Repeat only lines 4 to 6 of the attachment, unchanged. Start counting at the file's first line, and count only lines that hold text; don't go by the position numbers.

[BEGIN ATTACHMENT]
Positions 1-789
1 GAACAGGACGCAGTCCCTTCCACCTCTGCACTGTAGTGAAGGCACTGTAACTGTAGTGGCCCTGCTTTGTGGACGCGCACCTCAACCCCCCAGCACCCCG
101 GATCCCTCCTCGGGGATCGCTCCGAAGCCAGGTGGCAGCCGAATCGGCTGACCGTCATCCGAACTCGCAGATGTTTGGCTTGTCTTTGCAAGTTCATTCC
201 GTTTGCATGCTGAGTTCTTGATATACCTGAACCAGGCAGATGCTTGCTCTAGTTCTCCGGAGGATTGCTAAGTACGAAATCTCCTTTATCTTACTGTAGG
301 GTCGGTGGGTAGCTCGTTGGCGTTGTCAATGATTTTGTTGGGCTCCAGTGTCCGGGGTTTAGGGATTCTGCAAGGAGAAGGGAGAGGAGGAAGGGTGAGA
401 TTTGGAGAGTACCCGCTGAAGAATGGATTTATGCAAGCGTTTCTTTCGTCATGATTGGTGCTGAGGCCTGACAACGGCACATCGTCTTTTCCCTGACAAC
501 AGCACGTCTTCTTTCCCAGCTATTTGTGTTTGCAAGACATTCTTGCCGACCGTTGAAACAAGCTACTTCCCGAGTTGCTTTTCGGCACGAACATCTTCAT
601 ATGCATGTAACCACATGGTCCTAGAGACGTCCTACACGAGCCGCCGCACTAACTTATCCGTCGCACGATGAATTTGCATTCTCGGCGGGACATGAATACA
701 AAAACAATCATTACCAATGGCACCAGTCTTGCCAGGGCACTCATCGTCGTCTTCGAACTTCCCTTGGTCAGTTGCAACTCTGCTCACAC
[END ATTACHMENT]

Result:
201 GTTTGCATGCTGAGTTCTTGATATACCTGAACCAGGCAGATGCTTGCTCTAGTTCTCCGGAGGATTGCTAAGTACGAAATCTCCTTTATCTTACTGTAGG
301 GTCGGTGGGTAGCTCGTTGGCGTTGTCAATGATTTTGTTGGGCTCCAGTGTCCGGGGTTTAGGGATTCTGCAAGGAGAAGGGAGAGGAGGAAGGGTGAGA
401 TTTGGAGAGTACCCGCTGAAGAATGGATTTATGCAAGCGTTTCTTTCGTCATGATTGGTGCTGAGGCCTGACAACGGCACATCGTCTTTTCCCTGACAAC